Article by Adrian C. Elmslie and Wendy N. Moody
Is it possible for a party not named in an insurance policy to be entitled to insurance proceeds under that policy? In short, it is. Parties who are not a “named insured” under an insurance policy can be eligible to receive insurance proceeds directly as a replacement for lost property that was covered under the policy of insurance. University of Alberta Professor Barbara Billingsley describes “unnamed insureds” as follows:
Named insureds are mentioned by name in the contract as persons to whom insurance proceeds are payable. Typically, named insureds are the purchasers of the insurance. In contrast, unnamed insureds are not mentioned by name in the contract but are entitled to receive insurance benefits because they fall within a particular class of person covered by the contract. 1
In this blog post, we will briefly discuss how the concept of the “unnamed insured” arises when:
In Sylvan Industries Ltd. v. Fairview Sheet Metal Ltd. 2, the court found that two subcontractors not named in a builders’ all risk insurance policy were “unnamed insureds” in part on the basis that the description of the property insured under the policy included property belonging to the subcontractors. The end result in Sylvan was that the insurer was barred from bringing a subrogated claim against the subcontractors, as they were, in fact, insured under the policy. 3 The court indicated that the cost of lost equipment and materials of the subcontractors was paid out under the policy. 4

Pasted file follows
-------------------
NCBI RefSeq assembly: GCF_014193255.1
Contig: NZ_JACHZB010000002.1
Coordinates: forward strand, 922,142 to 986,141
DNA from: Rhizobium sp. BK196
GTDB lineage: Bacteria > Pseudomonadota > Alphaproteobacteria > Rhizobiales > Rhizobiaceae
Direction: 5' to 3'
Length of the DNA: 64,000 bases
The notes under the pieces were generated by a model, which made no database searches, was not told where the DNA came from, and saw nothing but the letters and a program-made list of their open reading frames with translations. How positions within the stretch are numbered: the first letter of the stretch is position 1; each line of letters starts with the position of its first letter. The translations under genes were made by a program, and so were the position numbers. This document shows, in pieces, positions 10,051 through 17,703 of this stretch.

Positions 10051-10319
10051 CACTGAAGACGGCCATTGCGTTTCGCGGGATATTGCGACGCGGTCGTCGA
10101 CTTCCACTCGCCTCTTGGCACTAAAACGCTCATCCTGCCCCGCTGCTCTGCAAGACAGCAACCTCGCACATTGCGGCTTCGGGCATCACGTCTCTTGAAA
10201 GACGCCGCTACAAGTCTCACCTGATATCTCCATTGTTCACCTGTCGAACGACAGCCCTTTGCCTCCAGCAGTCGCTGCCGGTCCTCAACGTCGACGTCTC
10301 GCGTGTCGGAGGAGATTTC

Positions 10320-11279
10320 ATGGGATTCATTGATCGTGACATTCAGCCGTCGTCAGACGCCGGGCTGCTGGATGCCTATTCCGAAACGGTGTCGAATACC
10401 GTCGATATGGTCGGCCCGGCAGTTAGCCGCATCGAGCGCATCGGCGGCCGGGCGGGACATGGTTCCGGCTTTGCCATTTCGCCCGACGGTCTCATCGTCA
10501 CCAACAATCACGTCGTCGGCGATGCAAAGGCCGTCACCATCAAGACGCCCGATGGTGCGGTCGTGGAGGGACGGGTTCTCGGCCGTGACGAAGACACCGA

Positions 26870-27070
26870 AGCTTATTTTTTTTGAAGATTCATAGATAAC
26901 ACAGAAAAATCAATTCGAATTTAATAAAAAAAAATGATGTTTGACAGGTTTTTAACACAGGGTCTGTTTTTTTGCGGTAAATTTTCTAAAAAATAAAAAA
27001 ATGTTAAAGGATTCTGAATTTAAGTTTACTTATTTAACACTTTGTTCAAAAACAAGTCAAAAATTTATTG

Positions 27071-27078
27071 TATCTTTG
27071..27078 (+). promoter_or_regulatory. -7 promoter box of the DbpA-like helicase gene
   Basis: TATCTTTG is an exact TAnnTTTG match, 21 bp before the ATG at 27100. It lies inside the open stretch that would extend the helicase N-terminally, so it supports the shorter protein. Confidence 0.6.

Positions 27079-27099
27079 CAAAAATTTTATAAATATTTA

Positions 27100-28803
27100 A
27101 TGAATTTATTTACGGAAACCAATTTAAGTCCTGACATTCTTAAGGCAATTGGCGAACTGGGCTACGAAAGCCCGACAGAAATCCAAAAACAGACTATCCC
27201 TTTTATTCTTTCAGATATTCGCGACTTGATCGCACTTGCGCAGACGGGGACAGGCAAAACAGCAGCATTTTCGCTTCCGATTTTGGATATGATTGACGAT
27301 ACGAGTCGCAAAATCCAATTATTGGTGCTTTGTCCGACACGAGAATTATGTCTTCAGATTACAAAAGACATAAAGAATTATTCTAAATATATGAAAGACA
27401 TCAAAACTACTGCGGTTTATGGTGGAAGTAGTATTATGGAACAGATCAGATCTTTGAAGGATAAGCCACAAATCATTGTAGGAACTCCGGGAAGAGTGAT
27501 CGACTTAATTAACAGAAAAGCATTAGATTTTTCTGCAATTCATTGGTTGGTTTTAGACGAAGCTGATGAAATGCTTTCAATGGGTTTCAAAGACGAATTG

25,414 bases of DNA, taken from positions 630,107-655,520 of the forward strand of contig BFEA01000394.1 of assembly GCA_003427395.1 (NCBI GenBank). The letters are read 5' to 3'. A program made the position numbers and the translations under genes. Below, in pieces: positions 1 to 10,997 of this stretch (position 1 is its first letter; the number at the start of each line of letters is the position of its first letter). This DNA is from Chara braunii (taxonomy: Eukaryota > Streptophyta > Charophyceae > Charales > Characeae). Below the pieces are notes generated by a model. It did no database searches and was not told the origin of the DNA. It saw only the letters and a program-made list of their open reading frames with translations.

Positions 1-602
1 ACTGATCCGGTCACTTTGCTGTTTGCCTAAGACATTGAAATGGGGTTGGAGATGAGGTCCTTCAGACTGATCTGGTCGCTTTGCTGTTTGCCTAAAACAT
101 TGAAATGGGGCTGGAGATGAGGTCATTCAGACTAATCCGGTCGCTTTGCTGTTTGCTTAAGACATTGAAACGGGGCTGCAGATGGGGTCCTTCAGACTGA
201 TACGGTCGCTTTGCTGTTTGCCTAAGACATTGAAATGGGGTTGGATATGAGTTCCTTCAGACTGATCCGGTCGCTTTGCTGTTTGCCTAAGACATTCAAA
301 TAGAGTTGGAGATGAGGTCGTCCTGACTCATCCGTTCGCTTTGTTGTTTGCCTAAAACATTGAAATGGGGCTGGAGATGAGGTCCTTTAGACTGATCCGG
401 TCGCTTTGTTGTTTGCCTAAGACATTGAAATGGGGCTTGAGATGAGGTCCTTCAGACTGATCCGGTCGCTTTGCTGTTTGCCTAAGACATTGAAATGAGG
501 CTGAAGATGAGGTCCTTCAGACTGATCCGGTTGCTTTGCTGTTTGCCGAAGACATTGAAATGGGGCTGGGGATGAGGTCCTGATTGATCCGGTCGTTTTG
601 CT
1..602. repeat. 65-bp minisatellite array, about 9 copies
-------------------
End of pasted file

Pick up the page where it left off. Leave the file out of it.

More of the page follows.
Sylvan was upheld by the BC Court of Appeal. However, the Court of Appeal noted that “a party cannot attain the status of unnamed insured simply by holding an insurable interest in the property insured; rather, an intention to insure that party must be proved.” 5 This principle was satisfied in Sylvan CA in part because a builders’ all-risk policy is a unique type of contract that is intended to cover all contractors on a project. 6
In Surespan Structures Ltd. v. Lloyd’s Underwriters 7, two subcontractors that provided engineering services as part of a larger construction project sought a declaration that they were “insureds” under a project professional liability insurance policy. The policy listed named insureds, as well as “any other firm(s) which have or will provide Professional Services in regard to the Project …”. 8 The court refused to limit coverage to the parties named in the contract, and granted the declaration that the two engineering subcontractors were “insureds” under the policy. 9
In Austin Powder Ltd. v. Howard, 10 a judgment debtor’s house burned. The debtor intended to rebuild the house, and the insurer was to pay the builder directly. The judgment creditor sought to divert the insurance proceeds. A dispute arose as to whether the insurance proceeds could be paid directly to the builder, thereby avoiding garnishment. The insurance policy specifically insured relatives of the named insureds living in the household. The insurer had already paid more than CA$20,000 to the insureds’ son, an unnamed insured who was residing on the property and lost certain personal property items.11 While certain insurance proceeds payable to the named insureds (the parents) were subject to garnishment, the court found that the son’s living expenses “are benefits that are separate and distinct from any debt owing to [the parents]” and were not subject to garnishment. 12